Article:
Lessons learned from Three Mile Island nuclear disaster

CCTV News

Jessica Stone 3

The 1979 meltdown at the Three Mile Island nuclear power plant was the worst nuclear accident in U.S. history. Surveys show that residents returned to the area, but with caution.

CCTV’s Jessica Stone reports from Pennsylvania.

Lessons learned from Three Mile Island nuclear disaster

Lessons learned from Three Mile Island nuclear disaster

40 years after the devastating Three Mile Island nuclear accident, surveys have found people have returned to the location, but with extreme caution. CCTV's Jessica Stone reports from Pennsylvania. Residents living near Dauphin County, Pennsylvania, where the 1979 meltdown occurred, said they are trying to better prepare for any future nuclear accident after the devastating event four decades ago.

Residents living in Dauphin County, Pennsylvania, where the 1979 meltdown occurred, said they are trying to better prepare for any future nuclear accident after the devastating event four decades ago.

Jessica Stone outside of Three Mile Island

Jessica Stone outside of Three Mile Island

Jessica Stone visits the area outside of Three Mile Island in Pennslyvania.

They have seen the impact the accident had on their community. Many still suspect the meltdown is connected to elevated cancer cases in the region. They were painfully aware of how poorly they prepared for the original meltdown.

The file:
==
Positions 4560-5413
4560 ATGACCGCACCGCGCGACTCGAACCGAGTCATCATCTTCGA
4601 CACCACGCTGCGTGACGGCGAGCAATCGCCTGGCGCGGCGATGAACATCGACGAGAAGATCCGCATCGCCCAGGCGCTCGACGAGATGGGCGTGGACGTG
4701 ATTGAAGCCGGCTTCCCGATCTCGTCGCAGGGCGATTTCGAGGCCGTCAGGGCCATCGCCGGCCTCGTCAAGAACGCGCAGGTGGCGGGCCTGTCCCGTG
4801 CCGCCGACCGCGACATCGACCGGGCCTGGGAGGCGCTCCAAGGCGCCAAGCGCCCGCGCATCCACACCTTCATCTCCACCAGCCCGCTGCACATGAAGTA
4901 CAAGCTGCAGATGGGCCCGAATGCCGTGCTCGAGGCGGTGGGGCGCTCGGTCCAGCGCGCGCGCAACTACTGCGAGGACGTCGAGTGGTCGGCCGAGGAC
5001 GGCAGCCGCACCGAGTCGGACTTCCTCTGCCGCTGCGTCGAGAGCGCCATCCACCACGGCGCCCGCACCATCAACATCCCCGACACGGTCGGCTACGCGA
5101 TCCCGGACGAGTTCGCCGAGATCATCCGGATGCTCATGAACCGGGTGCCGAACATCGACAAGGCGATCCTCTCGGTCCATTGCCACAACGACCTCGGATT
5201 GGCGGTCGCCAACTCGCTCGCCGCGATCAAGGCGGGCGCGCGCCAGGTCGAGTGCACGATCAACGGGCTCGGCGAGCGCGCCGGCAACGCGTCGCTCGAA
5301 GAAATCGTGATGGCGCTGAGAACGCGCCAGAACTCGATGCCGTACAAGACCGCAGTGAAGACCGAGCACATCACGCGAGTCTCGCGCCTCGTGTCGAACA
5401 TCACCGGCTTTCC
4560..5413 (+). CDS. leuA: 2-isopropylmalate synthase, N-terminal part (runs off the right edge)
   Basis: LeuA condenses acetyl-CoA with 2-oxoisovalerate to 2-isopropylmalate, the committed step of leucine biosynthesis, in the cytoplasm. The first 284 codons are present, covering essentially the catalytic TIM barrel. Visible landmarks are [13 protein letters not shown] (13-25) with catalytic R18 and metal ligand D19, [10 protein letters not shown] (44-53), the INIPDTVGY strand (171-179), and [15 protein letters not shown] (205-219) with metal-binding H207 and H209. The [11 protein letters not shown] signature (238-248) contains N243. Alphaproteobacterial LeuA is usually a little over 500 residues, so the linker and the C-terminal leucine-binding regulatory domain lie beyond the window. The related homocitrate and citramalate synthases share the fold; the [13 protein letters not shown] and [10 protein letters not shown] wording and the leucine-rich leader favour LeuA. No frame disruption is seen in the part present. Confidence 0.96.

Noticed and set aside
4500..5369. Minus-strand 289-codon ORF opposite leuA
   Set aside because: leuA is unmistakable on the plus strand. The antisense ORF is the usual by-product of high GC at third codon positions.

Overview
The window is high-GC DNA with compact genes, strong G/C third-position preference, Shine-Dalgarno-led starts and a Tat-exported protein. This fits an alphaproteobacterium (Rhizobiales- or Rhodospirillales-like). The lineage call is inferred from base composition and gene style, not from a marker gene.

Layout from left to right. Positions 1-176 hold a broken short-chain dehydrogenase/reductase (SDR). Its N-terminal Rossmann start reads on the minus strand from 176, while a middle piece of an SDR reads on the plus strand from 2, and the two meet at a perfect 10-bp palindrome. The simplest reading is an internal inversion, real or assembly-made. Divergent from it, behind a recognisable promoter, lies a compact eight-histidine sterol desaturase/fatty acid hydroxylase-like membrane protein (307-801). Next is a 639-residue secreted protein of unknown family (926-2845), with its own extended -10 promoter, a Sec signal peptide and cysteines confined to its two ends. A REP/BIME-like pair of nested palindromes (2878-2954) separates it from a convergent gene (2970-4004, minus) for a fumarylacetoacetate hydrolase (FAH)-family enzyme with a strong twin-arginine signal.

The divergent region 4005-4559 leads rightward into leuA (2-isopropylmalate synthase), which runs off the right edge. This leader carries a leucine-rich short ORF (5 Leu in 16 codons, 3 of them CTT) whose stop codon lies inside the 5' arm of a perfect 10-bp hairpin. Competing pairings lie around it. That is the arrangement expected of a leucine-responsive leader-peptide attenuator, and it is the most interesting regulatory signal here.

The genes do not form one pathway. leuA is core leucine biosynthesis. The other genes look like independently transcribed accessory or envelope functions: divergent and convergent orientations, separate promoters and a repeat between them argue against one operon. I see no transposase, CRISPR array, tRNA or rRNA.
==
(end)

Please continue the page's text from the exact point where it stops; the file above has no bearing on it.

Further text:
Towns like Middletown, Pennsylvania now drill twice a year on their emergency evacuation plans, so they’ll know what to do if there’s a problem again at the Three Mile Island nuclear power plant.

TMI-Alert’s Eric Epstein on how they monitor radiation

Eric Epstein, Chairman of nonprofit group TMI-Alert, Inc. shows the monitoring equipment he uses to track radiation outside Three Mile Island.

TMI-Alert's Eric Epstein on how they monitor radiation

TMI-Alert's Eric Epstein on how they monitor radiation

Eric Epstein, Chairman of nonprofit group TMI-Alert, Inc. shows the monitoring equipment he uses to track radiation outside Three Mile Island.

Three Mile Island processes revamped to prevent another disaster

Jessica Stone visits the Exelon training center at Three Mile Island.

Three Mile Island processes revamped to prevent another disaster

Three Mile Island processes revamped to prevent another disaster

Jessica Stone visits the Excelon training center at Three Mile Island.

The view inside the Exelon Three Mile Island Training Center in Pennslyvania:

  • lokay5

    Lessons learned from TMI accident? None. See: Fukushima Daiichi.

  • Atoms4Peace1

    Lesson learned – Go ask the workers at TMI Unit 1 who have been safely operating that unit adjacent to the crippled Unit 2 for over 35 years. Apparently antinukes don’t know the difference between a Gen 2 PWR in Pennsylvania and a vintage Gen 1 that was hit by a 60 ft wall of water that killed 20,000. These antinukes would squawk if an asteroid crashed on the earth, killing billions, then vaporizing everything in its wake, including nuclear plants. They have long ignored that Fukushima killed no one, and that TMI workers are still at the site some 35 years later. What does that say about low low radiation? It says that antinukes are alarmists when it comes to these types of events regardless of whether or not anyone died, then or 4 decades later. They have no real validation of projected stochastic effects.